Wenger.--John S. Wenger was born in Lancaster Co., Pa., Sept. 19, 1843; died at his home at Weaverland (same county), Oct. 18, 1916; aged 73 y. 29 d. He was the son of Michael and Barbara (Sensenig) Wenger. He stopped school at the age of fourteen, owing to weak eyes, and at the age of 22 he became totally blind; but always retained a happy and cheerful frame of mind, which every one who came into touch with him was made to feel. He became a member of the Mennonite Church at Weaverland in 1883 and at once took an active and prayerful interest in the welfare of the Church. After Sunday schools were organized in 1893, he was one of their foremost supporters and his place in the classes or in the church services at Weaverland or at Martindale was nearly always filled. To visit the churches and brethren in other districts was always a great delight to him. Bucks, Montgomery, Chester, York, Lebanon, and Franklin counties, as well as the churches of Maryland, Virginia, Ohio, and Indiana, were all visted by him. To visit the sick and afflicted (especially the blind) was a pleasant privilege to him. He was well informed on current events, as well as the Scriptures, his brother David, who was his constant companion, reading aloud whenever Brother John was near; but about fifteen years ago, his brother taught him to read by means of the raised print for the blind, when he at once procured a copy of the four Gospels, and one of the book of Isaiah, which he studied and read with such great delight that it opened the world anew to him. He often spent pleasant hours after the rest of the family retired, as he sat in the dark and read his new treasure by the aid of his fingers until late into the night. He said, "Oh what a pleasure and satisfaction that I can read this for myself." It gave him a broader view of life. He conducted a store for farming implements and groceries. To set up a binder or horse-rake from the pieces as they were packed and shipped to him from the factory, and to walk unaided to the trolley station across the Conestoga River from his place of business for packages or to take a trip, was an ordinary and oft-repeated feat for him. His death was caused by several apoplectic attacks. He leaves 3 brothers and 3 sister, of whom David S. was his partner in his business, and who with him owned the homestead farm, where their sister, Mary Martin (who has also been blind for many years) kept house for the brothers. Franklin, another brother, and Barbara, a sister, have also been blind for some years. His other brother and sister are Aaron and Lydia Wenger. The church and community lost one of its most influential and lovable members, and he will long be remembered as having had gifts from God far beyond the ordinary. In his affliction he was never heard to complain, but he often pointed out the many blessings which God had given him, feeling thankful that his affliction was no worse for, said he, "I have the privilege of smell, hearing, taste, and above all, a clear mind, and the sense of touch." His funeral was held from his home on Saturday, Oct. 21, and his remains repose in the Sensenig Graveyard, near his birthplace. Bishop Benjamin Weaver, John Sauder, and Henry Bear preached the funeral sermons to a large concourse of people.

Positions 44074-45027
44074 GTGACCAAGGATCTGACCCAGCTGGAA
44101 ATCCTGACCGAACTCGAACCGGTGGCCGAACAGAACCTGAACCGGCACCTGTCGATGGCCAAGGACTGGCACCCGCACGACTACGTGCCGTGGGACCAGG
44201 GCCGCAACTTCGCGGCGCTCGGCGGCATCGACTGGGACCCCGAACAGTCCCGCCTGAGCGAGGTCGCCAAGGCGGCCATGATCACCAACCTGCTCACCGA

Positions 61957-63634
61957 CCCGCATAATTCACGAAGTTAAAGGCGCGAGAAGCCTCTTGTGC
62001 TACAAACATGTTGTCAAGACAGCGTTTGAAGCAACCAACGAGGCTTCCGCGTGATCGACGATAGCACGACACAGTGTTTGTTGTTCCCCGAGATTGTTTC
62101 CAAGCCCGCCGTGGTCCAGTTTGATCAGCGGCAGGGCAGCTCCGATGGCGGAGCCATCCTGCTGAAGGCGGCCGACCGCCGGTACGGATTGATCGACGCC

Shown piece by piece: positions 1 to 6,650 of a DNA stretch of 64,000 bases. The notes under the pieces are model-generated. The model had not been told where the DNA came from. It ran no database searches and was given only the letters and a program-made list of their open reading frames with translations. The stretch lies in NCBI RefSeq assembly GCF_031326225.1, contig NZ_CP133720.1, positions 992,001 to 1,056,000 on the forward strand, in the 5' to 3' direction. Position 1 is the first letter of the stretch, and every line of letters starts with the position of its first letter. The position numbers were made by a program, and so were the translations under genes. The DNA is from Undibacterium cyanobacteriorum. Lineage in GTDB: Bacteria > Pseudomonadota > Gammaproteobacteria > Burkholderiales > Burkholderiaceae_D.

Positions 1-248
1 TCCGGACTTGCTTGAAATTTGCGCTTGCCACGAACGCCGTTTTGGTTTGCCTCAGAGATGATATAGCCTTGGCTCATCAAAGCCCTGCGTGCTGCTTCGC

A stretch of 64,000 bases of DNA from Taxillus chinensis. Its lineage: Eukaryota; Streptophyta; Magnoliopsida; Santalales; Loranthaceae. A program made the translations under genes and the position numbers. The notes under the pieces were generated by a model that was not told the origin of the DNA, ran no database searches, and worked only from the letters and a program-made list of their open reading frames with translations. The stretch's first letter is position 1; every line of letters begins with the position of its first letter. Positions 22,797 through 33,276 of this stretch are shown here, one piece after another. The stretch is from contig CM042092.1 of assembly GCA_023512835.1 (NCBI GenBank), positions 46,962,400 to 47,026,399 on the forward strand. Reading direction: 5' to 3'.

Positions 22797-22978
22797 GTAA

Transcribed by: Barbara Fink, Florida
Wenger.--Little Wilmer Jacob, son of Bro. John R. and Emma V. Wenger of near Dayton, Va., died of cholera infantum Nov. 2, 1916; aged 2 y. 10 m. 10 d. Funeral services from Weavers Church on the 3rd by Bros. A. D. Heatwole and L. J. Heatwole. Texts, Psa. 103:14,15, and Hosea 6:1.
Kauffman.--Fannie Miller was born Jan. 7, 1841; died Oct. 5, 1916, near White Cloud, Mich.; aged 75 y. 8 m. 28 d. She was married to Jacob Kauffman, June 13, 1962. To this union were born 13 children. Two sons and 2 daughters preceded her to the spirit world. She leaves to mourn her departure, her aged husband, 4 sons, 5 daughters, 1 step-daughter, 53 grandchildren, and 3 great-grandchildren, also 2 brothers (Simon and Samuel Miller). Funeral services were hold at the residence, Oct. 8, 1916, conducted by Jacob Stutzman and T. U. Nelson.
Ropp.--Clare Lee, youngest child of David and Hannah Ropp, died Oct. 17, 1916; aged 3 m. 7 d. It required a great deal of attention during its short stay on earth, but its absence in the home will be greatly felt. There are left to mourn the loss of the departed his father, mother, 1 brother, 1 sister, 4 grandparents, and a number of relatives and friends. The funeral was held at the Mennonite meeting house near Elmdale, Mich. Interment in the adjoining cemetery. Services conducted by Aldus Brackbill. Text, II Kings 4:26.
Myers.--Mary Metzler Myers, daughter of Samuel and Fanny Metzler, was born July 9, 1857; died Oct. 29, 1916; aged 59 y. 3 m. 20 d. Having suffered from a paralectic stroke, Sister Myers was ill only a few days. About 40 years ago she was married to Samuel Myers, who still survives with all four of the daughters and twelve grandchildren, two grand children having preceded her in death. Funeral from the home and Midway Church near Columbiana, Ohio, Oct. 31, 1916. Services in charge of Bro. A. J. Steiner and assisted by Bros. E. M. Detweiler and I. B. Witmer.